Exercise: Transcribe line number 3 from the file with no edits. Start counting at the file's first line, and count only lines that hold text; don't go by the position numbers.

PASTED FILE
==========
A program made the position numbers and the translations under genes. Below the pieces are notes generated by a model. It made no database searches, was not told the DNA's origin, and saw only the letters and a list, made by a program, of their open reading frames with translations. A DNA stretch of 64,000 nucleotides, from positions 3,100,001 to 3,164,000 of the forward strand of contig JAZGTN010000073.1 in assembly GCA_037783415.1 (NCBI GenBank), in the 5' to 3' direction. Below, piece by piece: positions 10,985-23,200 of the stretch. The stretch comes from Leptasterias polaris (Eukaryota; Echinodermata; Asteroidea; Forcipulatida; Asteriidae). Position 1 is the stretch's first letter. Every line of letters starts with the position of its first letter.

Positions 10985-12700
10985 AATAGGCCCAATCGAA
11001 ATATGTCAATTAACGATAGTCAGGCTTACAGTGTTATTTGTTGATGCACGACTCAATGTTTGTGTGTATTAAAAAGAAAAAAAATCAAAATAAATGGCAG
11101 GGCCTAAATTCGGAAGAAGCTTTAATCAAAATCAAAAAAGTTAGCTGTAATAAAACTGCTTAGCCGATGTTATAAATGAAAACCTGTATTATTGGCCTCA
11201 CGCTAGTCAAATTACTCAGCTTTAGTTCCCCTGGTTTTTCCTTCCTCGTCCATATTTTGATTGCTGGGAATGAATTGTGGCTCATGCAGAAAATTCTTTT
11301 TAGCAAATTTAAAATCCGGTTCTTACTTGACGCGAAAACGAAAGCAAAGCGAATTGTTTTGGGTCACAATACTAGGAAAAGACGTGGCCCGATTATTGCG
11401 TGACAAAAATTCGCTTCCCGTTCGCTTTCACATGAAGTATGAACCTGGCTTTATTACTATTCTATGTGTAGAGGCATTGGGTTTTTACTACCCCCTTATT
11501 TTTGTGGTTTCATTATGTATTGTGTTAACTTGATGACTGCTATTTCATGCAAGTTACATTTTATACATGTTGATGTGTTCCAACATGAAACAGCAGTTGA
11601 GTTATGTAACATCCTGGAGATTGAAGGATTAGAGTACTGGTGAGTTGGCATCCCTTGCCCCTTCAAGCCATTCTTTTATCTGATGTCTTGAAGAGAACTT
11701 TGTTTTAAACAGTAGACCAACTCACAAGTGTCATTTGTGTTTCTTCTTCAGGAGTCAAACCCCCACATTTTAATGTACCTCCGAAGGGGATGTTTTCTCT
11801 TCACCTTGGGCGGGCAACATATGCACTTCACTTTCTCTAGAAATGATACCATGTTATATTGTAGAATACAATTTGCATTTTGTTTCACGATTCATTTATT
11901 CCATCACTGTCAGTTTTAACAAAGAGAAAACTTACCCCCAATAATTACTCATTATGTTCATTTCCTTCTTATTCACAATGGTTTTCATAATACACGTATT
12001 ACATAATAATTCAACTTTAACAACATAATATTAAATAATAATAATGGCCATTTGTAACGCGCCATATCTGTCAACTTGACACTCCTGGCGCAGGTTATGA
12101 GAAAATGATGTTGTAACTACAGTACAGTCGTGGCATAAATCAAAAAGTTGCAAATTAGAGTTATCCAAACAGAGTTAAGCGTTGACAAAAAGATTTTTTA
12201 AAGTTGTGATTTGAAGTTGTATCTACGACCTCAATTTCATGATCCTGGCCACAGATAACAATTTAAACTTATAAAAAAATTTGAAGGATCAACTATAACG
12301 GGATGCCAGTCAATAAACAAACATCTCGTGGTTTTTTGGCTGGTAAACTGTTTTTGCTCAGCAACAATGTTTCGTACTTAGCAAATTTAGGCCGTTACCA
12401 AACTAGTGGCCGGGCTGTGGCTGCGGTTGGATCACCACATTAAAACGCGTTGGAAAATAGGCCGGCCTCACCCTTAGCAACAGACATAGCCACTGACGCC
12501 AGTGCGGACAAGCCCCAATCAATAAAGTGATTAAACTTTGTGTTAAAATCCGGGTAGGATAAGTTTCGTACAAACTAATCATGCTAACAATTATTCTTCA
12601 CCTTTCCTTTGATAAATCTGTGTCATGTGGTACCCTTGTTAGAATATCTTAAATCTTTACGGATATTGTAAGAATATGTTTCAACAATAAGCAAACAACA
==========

10985 AATAGGCCCAATCGAA